“Our alliance is based on shared interests and shared values. Those who threaten Israel threaten us. Israel has always faced these threats on the front lines. And I will bring to the White House an unshakeable commitment to Israel’s security. That starts with ensuring Israel’s qualitative military advantage.”

    “ As president, I will implement a Memorandum of Understanding that provides $30 billion in assistance to Israel over the next decade — investments to Israel’s security that will not be tied to any other nation.”

    “We should export military equipment to our ally Israel under the same guidelines as NATO. And I will always stand up for Israel’s right to defend itself in the United Nations and around the world.”

    “Let me be clear. Israel’s security is sacrosanct. It is non-negotiable.”

    “Jerusalem will remain the capital of Israel, and it must remain undivided.”

    “We must never force Israel to the negotiating table, but neither should we ever block negotiations when Israel’s leaders decide that they may serve Israeli interests. As president, I will do whatever I can to help Israel succeed in these negotiations. And success will require the full enforcement of Security Council Resolution 1701 in Lebanon, and a stop to Syria’s support for terror. It is time for this reckless behavior to come to an end.”

    “There is no greater threat to Israel — or to the peace and stability of the region — than Iran.”

    “The danger from Iran is grave, it is real, and my goal will be to eliminate this threat.”

    “Finally, let there be no doubt: I will always keep the threat of military action on the table to defend our security and our ally Israel. Sometimes there are no alternatives to confrontation.”

    “Just look at what Israel has accomplished in 60 years. From decades of struggle and the terrible wake of the Holocaust, a nation was forged to provide a home for Jews from all corners of the world — from Syria to Ethiopia to the Soviet Union. In the face of constant threats, Israel has triumphed. In the face of constant peril, Israel has prospered. In a state of constant insecurity, Israel has maintained a vibrant and open discourse, and a resilient commitment to the rule of law.”

  2. As an Arab, Nasser, you are right to exhort Americans to back Obama because, for one, his rhetoric seems to indicate that he will be more amenable to employing diplomacy as a main foreign policy tool and that, of course, is in our best interest. But you are also right Zaid in that the choice of President does not matter much for us Arabs; American Middle East policy will not radically change if/when Obama wins. However Zeid, there is still much to be excited about. I am, like Nasser, fascinated by American politics. I believe Arabs are following it closely because, on a subconscious level, we are envious of how much the American citizens and their opinion matter in their own country. The specter of Obama debating McCain both trying to connect with every American voter is truly inspiring. Arabs discuss American politics because they can hardly discuss their own local (as opposed to regional) politics, and because unlike our own mono-lingual media, the American media provides variant content that educates and informs and people can freely toss around.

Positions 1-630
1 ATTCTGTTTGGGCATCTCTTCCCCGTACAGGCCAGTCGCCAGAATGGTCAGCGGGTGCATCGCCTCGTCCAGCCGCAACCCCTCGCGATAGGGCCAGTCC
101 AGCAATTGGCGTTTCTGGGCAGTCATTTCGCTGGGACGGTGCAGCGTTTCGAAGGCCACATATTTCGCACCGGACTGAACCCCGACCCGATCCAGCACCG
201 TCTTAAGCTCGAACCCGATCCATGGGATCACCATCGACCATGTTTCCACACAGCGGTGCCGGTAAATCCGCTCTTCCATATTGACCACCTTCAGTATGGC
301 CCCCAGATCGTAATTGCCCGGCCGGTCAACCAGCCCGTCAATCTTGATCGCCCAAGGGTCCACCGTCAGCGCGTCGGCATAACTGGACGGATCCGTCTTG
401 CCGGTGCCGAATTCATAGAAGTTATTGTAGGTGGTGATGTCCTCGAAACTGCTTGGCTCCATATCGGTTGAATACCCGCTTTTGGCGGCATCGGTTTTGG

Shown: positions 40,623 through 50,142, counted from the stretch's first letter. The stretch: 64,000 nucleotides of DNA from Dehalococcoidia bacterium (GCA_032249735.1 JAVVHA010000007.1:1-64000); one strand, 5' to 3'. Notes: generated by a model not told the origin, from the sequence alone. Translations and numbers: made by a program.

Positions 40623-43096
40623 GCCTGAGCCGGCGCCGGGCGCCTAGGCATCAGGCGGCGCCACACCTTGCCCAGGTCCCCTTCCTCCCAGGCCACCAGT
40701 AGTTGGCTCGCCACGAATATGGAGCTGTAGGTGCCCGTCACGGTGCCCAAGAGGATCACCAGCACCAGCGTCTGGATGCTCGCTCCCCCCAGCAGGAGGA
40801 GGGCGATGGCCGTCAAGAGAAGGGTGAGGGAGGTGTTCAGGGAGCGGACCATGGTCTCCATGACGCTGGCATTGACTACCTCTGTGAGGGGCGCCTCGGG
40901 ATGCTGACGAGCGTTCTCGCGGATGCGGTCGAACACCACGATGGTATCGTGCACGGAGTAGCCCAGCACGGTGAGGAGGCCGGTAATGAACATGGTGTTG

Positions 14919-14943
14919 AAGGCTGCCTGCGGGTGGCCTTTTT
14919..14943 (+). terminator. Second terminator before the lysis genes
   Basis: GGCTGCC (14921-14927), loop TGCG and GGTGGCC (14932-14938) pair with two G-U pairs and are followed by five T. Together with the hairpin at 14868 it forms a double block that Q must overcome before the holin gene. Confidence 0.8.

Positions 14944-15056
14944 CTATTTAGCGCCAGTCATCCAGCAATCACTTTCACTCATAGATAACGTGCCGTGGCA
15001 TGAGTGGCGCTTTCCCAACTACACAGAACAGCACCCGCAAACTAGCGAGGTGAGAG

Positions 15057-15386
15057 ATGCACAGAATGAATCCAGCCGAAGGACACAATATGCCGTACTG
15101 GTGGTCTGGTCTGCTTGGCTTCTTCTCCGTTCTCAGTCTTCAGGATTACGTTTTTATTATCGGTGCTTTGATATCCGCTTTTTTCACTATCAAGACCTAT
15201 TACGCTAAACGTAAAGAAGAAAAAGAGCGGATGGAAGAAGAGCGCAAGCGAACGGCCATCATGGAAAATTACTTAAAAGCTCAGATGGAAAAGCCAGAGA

We all know about AIPAC Zaid and the strength of the Jewish lobby in America, and you know what? Good for them for being a cornerstone constituency that neither party can ignore. What has the Arab vote done in America? What can we learn from AIPAC to become relevant in American politics? How can we cultivate leadership that inspires in our own countries? How can we build parties with developed platforms and mass mobilization abilities that can appeal to our electorate and generate political capital? These are the questions we as Arabs should be asking and mulling over. Israel is important to both parties is more of a truism: self-evident and hardly worth mentioning. Grading on a curve, America is a well-developed political system that we can learn much from.